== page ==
Returns can be a major headache for retailers. There’s the cost to processing returns, in terms of staff and resources, and there’s also the risk that items returned may not be easily resold. All this influences retailers’ profit margins. It’s especially a problem for online retailers, according to Paazl – while returns rate to stores is around 8%, it jumps to around 25% for items bought online!
A Survey by Barclaycard research asked retailers how returns impact their business.
57% of retailers said that dealing with returns has a negative impact on the day-to-day running of their business.
33% of online retailers offer free returns but offset the cost of this by charging for delivery.
20% said they had increased the price of products to cover the cost of returns.
As online sales increase year over year, so do Ecommerce return rates. Here is the current state of Ecommerce returns:
Customers expect free returns: Like it’s done with two-day and same-day shipping, Amazon Prime has made free returns synonymous with Ecommerce for many shoppers. 79% of customers won’t purchase from an online store that charges return shipping fees. While free return shipping won’t make sense for every business’ margins, offering it may cause a big enough increase in sales that it essentially pays for itself. We recommend crunching some numbers to figure out just how many additional orders it will take to break even on free return shipping.
Refund speed matters: 72% of online customers expect a refund credit within 5 days of returning merchandise. Even in an otherwise smooth return process, waiting too long to credit a customer can hurt brand loyalty: 88% of customers would limit or stop shopping with a merchant that took too long to credit the refund. Ensuring a quick return and refund process will keep customers coming back to your store time and again.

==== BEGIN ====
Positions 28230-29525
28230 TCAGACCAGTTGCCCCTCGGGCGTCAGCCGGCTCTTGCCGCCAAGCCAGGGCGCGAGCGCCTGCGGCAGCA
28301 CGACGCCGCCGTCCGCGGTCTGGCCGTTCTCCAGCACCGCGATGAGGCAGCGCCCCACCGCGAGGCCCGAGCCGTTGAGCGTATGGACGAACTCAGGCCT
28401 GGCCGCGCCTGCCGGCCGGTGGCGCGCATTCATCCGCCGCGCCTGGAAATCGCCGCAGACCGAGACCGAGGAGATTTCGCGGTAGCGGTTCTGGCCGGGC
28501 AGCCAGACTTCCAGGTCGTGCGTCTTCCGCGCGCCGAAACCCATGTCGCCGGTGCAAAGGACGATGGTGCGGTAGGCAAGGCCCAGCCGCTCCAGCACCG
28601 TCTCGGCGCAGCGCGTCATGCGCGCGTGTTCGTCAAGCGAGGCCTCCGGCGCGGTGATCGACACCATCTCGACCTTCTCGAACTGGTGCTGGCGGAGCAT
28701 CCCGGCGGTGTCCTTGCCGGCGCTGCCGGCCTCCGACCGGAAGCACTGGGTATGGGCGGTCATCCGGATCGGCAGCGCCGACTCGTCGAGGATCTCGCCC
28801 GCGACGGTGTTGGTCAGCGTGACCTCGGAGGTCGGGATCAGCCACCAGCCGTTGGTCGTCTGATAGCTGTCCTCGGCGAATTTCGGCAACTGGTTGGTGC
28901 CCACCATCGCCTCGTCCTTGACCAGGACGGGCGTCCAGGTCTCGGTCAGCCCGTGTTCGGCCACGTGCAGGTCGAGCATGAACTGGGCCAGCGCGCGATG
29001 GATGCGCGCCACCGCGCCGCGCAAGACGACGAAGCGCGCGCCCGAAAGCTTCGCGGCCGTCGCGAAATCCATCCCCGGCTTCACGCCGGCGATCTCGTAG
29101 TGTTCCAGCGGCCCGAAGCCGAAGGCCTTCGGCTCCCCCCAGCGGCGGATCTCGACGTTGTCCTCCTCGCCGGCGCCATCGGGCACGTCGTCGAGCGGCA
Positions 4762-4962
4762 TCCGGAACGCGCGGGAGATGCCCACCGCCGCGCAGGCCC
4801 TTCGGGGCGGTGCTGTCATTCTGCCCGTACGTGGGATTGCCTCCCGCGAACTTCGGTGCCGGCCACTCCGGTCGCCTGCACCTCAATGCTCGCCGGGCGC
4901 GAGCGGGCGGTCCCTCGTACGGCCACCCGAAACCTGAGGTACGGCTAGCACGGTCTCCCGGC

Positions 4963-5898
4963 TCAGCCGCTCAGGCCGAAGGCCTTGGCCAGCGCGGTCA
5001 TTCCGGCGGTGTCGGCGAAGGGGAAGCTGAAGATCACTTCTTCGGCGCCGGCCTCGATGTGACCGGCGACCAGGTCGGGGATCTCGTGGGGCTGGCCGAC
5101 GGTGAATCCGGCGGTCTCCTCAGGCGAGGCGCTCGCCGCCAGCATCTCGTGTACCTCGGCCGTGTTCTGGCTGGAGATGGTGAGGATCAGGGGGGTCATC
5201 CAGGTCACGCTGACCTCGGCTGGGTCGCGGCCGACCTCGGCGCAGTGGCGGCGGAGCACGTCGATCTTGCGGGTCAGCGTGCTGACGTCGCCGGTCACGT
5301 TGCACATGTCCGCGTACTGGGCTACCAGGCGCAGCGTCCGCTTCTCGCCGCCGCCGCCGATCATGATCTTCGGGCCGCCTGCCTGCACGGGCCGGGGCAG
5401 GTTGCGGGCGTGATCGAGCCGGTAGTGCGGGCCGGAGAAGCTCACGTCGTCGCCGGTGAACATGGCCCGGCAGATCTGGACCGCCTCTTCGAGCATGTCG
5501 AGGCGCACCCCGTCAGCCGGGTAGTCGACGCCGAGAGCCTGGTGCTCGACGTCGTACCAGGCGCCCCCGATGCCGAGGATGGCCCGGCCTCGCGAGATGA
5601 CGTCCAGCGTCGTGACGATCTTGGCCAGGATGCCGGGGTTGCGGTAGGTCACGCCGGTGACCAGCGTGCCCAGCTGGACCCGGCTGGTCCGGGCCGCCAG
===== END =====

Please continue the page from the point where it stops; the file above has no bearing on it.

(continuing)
It pays to have a process: If you’re just starting out in Ecommerce, it may be tempting to handle returns on an ad-hoc basis. However, as your business grows, investing in your returns process can pay dividends. Your process should make it extremely easy for your customers to make a return, which means making our process simple. 58% of customers say they want a hassle-free return policy, and 47% want an easy-to-print return label.
Penske found that businesses that invest in improving reverse logistics processes see a 12% increase in customer satisfaction and a 4% decrease in cost.
Barclaycard research looked at the issue of serial returners, shoppers who deliberately over-order so that they can keep the items they want and return the rest.
Retailers are also trying to stem the tide that is return fraud/abuse (returns or exchanges of stolen merchandise to secure cash or purchase products and use them without intending to keep them). Considering all these factors and the trade-offs, in some parts of retail, consumers will likely see liberal policies restricted likely in small ways. However, it is best to sneak in those policy changes slowly and unobtrusively, because as inappropriate as the drug analogy may have been all those years ago, free returns really is like a drug and trying to change consumer behavior and weaning people off this perk can have painful and costly consequences.
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